Blue state exodus: It isn’t just Minnesota

The Center’s Peter Nelson ignited a statewide debate over Minnesota’s liberal tax, regulate and spend policies with his blockbuster report Minnesotans on the Move to Lower Tax States 2016. Peter showed, using the Internal Revenue Service’s database, that Minnesota is a net loser of population and household income to other states. In 2014, Minnesota lost a whopping $948 million in net household income.

Moreover, the loss was overwhelmingly to lower-tax states. The problem is two-fold. First, as has been widely reported, thousands of Minnesotans are moving to other states. But second, equally important, Americans from other states who are deciding where to live are not choosing Minnesota. It seems blindingly obvious that a 10% top personal income tax puts Minnesota at a severe disadvantage, especially compared with states that have no income tax at all.

Joel Kotkin and Wendell Cox have replicated Peter’s research on a national scale, although not at the same level of detail, using the same IRS data. Their finding? Red states are winning, and blue states are losing:

To measure the states that are most attractive to Americans on the move, we developed an “attraction” ratio that measures the number of domestic in-migrants per 100 out-migrants. A state that has a rating of 100 would be perfectly balanced between those leaving and coming.

Overall, the biggest winner — both in absolute numbers and in our ranking — is Texas. In 2014 the Lone Star State posted a remarkable 156 attraction ratio, gaining 229,000 more migrants than it lost, roughly twice as many as went to No. 3 Florida, which clocked an impressive 126.7 attraction ratio.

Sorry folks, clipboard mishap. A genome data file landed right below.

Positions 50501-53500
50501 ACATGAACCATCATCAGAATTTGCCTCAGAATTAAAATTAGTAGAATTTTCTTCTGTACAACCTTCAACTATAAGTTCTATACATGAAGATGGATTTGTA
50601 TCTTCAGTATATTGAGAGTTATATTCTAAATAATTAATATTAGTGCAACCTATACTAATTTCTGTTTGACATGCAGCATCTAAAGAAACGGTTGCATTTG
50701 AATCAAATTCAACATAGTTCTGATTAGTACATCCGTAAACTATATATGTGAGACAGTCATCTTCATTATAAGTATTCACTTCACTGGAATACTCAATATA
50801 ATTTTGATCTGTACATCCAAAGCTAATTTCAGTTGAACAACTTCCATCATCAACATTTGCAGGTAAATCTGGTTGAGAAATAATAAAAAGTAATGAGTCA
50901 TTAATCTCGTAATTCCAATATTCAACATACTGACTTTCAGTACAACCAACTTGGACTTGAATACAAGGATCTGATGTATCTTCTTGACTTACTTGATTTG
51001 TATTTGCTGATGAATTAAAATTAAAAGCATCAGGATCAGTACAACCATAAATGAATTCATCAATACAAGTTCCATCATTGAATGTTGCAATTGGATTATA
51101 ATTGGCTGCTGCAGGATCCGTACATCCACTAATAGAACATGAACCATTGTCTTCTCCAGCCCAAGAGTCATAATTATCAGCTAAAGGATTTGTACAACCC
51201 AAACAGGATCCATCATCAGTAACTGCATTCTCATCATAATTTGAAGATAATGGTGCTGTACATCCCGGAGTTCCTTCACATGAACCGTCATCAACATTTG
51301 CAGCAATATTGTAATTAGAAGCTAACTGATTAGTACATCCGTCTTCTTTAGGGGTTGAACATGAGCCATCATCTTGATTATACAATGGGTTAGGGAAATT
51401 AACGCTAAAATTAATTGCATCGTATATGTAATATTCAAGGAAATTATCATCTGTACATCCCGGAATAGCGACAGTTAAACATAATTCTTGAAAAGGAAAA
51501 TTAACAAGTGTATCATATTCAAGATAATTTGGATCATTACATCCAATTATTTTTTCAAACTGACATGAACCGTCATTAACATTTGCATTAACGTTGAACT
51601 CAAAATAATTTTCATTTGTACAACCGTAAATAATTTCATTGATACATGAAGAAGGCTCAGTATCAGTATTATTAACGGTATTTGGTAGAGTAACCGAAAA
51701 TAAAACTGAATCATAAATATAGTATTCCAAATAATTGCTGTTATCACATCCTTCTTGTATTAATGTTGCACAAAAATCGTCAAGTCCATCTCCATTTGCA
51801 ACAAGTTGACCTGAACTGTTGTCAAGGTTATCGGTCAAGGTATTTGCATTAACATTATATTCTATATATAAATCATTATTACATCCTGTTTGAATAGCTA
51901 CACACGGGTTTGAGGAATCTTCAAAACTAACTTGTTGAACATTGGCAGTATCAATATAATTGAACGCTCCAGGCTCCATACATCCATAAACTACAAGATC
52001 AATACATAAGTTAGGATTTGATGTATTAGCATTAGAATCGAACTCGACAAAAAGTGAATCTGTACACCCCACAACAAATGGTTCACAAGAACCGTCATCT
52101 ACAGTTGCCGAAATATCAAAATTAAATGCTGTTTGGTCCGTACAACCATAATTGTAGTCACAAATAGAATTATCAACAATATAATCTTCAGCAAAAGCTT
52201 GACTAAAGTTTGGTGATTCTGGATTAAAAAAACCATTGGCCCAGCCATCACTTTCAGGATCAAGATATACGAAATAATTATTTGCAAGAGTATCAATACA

Most of the top gainers of domestic migrants are low-tax, low-regulation states, including No. 2 South Carolina, with an attraction ratio of 127.3, as well as No. 5 North Dakota, and No. 7 Nevada.

The losers are high-tax, high-regulation states:

High costs go a long way to explain which states are losing the most migrants. At the top, or rather, the bottom of the list is New York State, which had an abysmal 65.4 attraction ratio in 2014 and lost by far the most net migrants, an astounding 126,000 people. Close behind was Illinois, a high tax, high regulation, and low growth disaster area. In 2014 the Land of Lincoln had an abysmal 67.2 attraction ratio, losing a net 82,000 domestic migrants.
And then there is the big enchilada, California. For generations, the Golden State developed a reputation as the ultimate destination of choice for millions of Americans. No longer. Since 2000 the state has lost 1.75 million net domestic migrants, according to Census Bureau estimates. And even amid an economic recovery, the pattern of outmigration continued in 2014, with a loss of 57,900 people and an attraction ratio of 88.5, placing the Golden State 13th from the bottom, well behind longtime people exporters Ohio, Indiana, Kentucky and Louisiana.

When South Carolina is a far more popular destination than California, you know the old order has been overturned.

Worse yet is that the exodus from blue states to red is focused largely on the most productive sectors of the population. This is what Peter Nelson found with regard to Minnesota, and the pattern is a national one:

Overall, many of the most affluent states are the ones hemorrhaging high-income earners the most rapidly. As in overall migration, New York sets the standard, with the highest outmigration of high income earners (defined as annual income over $200,000) relative to in-migrants (attraction ratio: 53). New York is followed closely by Illinois, the District of Columbia and New Jersey, which are all losing the over-$200,000-a-year crowd at a faster pace than California.

The big winners in terms of affluent migration tend to be historically poorer states, mainly in the Sun Belt and the Intermountain West. Florida has an attraction ratio for people earning over $200,000 a year of 223, the highest in the nation, followed by South Carolina, Montana, Idaho and North Carolina.

Minnesota’s experience is not unique. Like other blue states, it is paying a steep price for adopting liberal policies. People are leaving the state–especially the ones that we would most like to retain. And Americans from other states are crossing Minnesota off their list when they see that we have a 10% top income tax rate and onerous regulations that crush small businesses. It remains to be seen whether Minnesota will be able to respond rationally to these facts in time to turn around its mediocre economy.